By his own hand


Today is Emperor Norton Day. In which Psi Upper Norton, real people in an imaginary fraternity, celebrate Joshua Norton, real man and imaginary emperor of the United States. It’s a strange week to celebrate. We’ve just memorialized and eulogized a hero of ours. A champion of mental discipline and self-insight. So do we honor an escapist? I say yes. We honor this escapist. The world had room for both of them, and the debate over whose life was more worth having, is worth having.

In this argument, the Leader of the Opposition is Neil. It was from Gaiman that I first heard the story, and was asked to consider it noble. No surprise. Everything that man writes is about What Myths Are and where in our non-myth world they are supposed to fit. He may consider myth-making the essential human trait. If the universe will not give us gods, quests, measurements and legacies, then we make them. Apes can make shelters and ants can make networks, but imagination is where we become human. And. When the world falls in, and we’re out of money, and love, and hope, what we have left is myth. Making someone who chooses fantasy over death a hero. A last-ditch defender of the human mind. Put otherwise,

That is real freedom. … understanding how to think. The alternative is unconsciousness, the default setting, the rat race, the constant gnawing sense of having had, and lost, some infinite thing.

How you do this is the killer for me. The Son of Sam had rich set of personal myths. Turkmenbashi is a god. We’d all do better without elaborate personal fantasies, wouldn’t we? Most of us would. But Neil anticipated the question.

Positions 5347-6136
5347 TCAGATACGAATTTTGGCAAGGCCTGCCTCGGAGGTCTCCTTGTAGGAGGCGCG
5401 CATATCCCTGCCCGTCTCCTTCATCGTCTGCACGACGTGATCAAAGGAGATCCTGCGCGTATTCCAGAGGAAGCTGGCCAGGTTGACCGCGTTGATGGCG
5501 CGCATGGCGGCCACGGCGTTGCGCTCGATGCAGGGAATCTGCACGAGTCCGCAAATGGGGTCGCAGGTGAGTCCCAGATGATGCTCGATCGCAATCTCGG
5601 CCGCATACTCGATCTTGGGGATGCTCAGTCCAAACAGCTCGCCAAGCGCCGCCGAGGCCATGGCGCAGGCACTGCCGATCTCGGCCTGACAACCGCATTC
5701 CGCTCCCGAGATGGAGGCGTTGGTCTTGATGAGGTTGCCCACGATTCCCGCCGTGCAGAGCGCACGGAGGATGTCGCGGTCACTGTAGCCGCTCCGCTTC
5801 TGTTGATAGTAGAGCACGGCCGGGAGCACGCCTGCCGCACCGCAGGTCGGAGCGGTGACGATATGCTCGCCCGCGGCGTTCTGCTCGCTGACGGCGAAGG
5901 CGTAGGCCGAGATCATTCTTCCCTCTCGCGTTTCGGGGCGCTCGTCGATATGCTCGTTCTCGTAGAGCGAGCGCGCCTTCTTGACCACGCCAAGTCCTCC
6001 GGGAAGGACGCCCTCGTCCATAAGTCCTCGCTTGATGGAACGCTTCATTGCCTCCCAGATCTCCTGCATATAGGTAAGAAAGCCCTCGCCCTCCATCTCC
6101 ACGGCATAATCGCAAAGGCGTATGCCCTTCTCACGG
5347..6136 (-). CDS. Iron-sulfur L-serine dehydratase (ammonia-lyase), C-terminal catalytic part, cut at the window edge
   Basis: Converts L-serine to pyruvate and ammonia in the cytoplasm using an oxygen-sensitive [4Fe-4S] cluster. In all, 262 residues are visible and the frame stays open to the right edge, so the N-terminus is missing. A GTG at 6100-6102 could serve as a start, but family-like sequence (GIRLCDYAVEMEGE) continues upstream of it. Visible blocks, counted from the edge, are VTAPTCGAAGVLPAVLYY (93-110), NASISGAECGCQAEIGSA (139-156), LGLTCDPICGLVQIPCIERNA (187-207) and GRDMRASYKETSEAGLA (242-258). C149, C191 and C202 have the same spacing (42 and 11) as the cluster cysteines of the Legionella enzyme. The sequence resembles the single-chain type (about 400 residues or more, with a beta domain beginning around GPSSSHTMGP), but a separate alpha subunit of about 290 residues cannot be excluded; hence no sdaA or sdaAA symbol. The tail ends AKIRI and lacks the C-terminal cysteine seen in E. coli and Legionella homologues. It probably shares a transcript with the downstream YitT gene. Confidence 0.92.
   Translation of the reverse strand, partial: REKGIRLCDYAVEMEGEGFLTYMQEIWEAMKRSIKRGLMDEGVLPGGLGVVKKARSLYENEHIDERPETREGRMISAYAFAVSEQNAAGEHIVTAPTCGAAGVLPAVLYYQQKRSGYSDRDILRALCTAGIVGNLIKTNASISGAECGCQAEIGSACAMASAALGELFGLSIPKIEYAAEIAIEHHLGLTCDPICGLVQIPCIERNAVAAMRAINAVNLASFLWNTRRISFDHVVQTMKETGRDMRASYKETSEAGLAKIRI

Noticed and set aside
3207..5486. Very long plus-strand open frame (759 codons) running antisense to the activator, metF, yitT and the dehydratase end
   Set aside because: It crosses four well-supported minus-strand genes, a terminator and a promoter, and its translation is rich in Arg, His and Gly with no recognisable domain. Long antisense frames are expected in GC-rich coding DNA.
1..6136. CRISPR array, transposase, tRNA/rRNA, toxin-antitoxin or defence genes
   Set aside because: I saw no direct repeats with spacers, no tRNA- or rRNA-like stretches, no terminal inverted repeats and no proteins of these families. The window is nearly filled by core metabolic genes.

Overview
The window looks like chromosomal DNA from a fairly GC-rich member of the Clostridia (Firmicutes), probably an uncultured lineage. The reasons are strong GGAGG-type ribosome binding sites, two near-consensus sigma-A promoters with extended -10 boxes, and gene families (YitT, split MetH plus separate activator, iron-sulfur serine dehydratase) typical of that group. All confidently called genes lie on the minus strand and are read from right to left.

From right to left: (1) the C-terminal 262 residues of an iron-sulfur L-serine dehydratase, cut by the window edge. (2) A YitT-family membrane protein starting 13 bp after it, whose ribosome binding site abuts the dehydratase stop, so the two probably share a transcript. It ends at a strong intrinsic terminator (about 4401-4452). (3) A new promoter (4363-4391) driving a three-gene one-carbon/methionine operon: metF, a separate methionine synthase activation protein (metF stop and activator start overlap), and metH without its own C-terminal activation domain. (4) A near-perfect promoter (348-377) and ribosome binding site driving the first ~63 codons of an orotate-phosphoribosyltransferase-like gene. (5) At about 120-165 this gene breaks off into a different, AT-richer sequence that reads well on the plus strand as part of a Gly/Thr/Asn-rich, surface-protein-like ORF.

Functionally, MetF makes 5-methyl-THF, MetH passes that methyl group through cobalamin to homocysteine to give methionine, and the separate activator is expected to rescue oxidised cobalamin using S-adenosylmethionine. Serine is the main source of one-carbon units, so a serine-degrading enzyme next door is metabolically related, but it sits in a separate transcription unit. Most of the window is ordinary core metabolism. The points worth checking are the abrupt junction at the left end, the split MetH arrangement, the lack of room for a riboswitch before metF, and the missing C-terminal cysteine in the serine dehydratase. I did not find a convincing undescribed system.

"Norton has shed no blood, robbed no one, and despoiled no country, which is more than can be said for most fellows in the king line."

Go back to the first link in this entry. Compare everything done with the life of Charles Manson. With Kim Jong-Ill. What accounts for the difference? Not a lack of real power. Motivated nobodies can be monsters, and their myths probably help. I say it’s empathy. Aren’t love, money, gods and tribes excuses to be with other people? Mental bridges that somewhere between making them up and using them, define humanness in a way no external force will? Joshua’s story reads like a person who knew he needed other people to live. So when the world didn’t give him any reason to love them, he made one up. So Psi Upper Norton celebrates Emperor Norton Day. In the hope that when life does not go as expected, we can all be good or crazy enough to say what Dave Wallace could not.

I am content to be what I am.

Joshua Norton (1819-1880)

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